What was little more than a heavy metal ballad over a quarter-century ago is fast becoming a hard-and-fast reality today: Where computing is concerned, we are all livin’ on the edge, or about to do so.
Edge computing is viewed as an efficient, cost-effective, secure means of data processing that has impacted (or will impact) such fields as energy, transportation, entertainment and government. Savvy investors would do well to take note, as the edge computing market, valued at $158.3 million in 2016, is expected to balloon to $3.24 billion by 2025.
The research firm IDC defines edge computing as a “mesh network of micro data centers that process or store critical data locally and push all received data to a central data center or cloud storage repository, in a footprint of less than 100 square feet.” In layman’s terms, that means data is processed at or near the point at which it is ingested, making for lightning-quick speed.
Put another way, processing is performed at the best location for each task, allowing apps and services to perform at optimum efficiency. This is regarded as a natural progression from processing as it was performed first in data centers and more recently in the cloud. Gartner, a research firm, projected in April 2018 that by 2025, 80 percent of traditional data centers will be shut down, compared to 10 percent at that point.
Edge computing’s uses are many. An example offered by Network World Senior Editor Brandon Butler was that of sensors on an oil rig — how they sift through a mound of data, determine what is most critical (like that which might involve safety issues) and process it in real time. It is, Butler wrote, a form of data triage, which sees the most important information processed immediately, the irrelevant cast aside and the amount of traffic to a central site reduced as a result.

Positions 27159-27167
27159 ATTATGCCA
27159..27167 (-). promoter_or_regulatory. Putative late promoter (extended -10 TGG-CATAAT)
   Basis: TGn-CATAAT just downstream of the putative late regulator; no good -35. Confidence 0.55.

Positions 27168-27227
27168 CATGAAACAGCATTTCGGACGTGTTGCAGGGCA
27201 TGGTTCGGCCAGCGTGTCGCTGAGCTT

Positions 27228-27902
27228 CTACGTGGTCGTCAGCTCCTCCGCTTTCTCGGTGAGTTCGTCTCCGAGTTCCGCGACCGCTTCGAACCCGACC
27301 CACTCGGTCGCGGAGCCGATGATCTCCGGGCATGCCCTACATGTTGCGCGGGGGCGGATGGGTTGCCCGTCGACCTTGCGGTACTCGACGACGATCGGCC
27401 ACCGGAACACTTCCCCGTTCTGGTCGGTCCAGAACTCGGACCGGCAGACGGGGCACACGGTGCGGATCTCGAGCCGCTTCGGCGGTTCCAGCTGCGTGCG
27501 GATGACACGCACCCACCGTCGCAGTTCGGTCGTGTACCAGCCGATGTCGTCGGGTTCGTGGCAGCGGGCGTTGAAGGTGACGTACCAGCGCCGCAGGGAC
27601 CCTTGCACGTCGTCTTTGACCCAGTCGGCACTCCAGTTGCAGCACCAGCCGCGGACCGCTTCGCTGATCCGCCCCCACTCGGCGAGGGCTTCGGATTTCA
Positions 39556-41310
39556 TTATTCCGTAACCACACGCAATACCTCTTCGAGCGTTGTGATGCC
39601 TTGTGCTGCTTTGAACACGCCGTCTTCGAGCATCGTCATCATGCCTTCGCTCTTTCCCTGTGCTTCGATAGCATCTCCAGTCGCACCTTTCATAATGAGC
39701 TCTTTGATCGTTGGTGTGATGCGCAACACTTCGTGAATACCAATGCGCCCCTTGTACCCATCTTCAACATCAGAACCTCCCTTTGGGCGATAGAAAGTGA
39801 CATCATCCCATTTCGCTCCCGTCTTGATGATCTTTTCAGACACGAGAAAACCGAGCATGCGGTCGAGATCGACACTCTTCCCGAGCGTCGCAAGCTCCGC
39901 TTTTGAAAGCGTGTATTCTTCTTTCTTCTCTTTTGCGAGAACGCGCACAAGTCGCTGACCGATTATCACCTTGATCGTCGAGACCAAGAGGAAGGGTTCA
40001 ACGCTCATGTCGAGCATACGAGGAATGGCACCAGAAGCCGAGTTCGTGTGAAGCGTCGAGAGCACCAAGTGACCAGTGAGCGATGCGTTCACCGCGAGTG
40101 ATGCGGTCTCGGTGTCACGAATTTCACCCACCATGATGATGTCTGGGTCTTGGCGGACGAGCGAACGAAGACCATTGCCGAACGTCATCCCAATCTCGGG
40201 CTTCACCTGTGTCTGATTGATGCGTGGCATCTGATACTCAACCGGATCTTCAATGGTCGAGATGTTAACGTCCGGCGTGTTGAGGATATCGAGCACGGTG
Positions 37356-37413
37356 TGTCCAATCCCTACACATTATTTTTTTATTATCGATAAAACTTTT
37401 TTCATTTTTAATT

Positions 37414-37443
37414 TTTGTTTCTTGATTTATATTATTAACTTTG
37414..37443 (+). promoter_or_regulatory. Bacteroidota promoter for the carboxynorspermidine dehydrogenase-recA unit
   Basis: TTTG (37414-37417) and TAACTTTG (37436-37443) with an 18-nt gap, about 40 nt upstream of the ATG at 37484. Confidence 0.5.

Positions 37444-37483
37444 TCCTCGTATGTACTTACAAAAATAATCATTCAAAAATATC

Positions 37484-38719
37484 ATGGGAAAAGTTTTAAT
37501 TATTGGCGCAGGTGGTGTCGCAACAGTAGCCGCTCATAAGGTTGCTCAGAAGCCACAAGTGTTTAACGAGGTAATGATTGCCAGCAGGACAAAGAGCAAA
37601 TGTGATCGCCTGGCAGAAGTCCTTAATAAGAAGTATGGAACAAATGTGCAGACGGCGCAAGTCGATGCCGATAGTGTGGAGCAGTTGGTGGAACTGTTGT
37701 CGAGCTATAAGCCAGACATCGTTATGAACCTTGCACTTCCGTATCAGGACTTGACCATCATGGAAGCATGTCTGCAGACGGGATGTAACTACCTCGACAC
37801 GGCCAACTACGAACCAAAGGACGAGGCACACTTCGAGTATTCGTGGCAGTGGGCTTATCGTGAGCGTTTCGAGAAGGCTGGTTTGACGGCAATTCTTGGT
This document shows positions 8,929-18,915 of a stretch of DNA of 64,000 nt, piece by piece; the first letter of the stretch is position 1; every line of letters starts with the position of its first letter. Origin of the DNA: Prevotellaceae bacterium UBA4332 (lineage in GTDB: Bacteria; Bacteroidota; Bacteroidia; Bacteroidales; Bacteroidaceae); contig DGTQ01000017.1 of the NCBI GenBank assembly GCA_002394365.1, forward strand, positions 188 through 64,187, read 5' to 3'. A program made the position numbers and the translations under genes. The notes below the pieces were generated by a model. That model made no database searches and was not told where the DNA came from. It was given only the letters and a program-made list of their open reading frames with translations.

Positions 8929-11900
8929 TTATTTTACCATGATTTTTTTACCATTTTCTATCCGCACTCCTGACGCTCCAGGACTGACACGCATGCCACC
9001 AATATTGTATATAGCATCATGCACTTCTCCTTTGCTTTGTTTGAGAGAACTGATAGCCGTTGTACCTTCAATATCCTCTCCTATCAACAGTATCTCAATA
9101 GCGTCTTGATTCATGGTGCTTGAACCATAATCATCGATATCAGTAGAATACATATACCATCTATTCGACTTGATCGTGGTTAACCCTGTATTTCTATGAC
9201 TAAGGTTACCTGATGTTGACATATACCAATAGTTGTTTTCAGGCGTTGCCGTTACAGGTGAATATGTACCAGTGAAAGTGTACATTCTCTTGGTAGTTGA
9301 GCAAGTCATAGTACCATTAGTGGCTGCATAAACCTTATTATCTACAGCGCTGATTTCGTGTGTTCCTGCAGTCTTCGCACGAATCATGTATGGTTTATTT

The other example Butler offered was that of telecom companies looking to implement 5G technology — how those businesses can buy or rent space in micro-data centers installed in or near cell towers, affording them unfettered network access.
Edge computing has also come into play in ecommerce, where it allows content to be disseminated and customer data to be collected; renewable energy, where smart meters monitor the efficiency of solar panels and wind farms; entertainment, where mobile edge computing (MEC) provides fans at concerts or sporting events real-time video; and traffic management, where sensors identify road snarls and hazards.
The most dramatic application of edge computing might yet prove to be in driverless cars, in that it allows vehicles to host artificial intelligence, which in turn results in a minimal latency between the gathering of data and using it to run the car — crucial for safety and performance.
Edge computing also figures to play an increasing role in government, where according to nextgov.com it bridges the gap between older machines and modern technology.
The caveat about edge computing involves security. There are those who believe it adds a buffer against hackers, since there is less data being circulated. But there are also those who believe the micro-devices might prove to be more vulnerable to attack.
Assuming that doesn’t emerge as a larger-than-expected issue, edge computing is expected only to grow in prominence over time. And before long, perhaps, a great many of us will be livin’ there.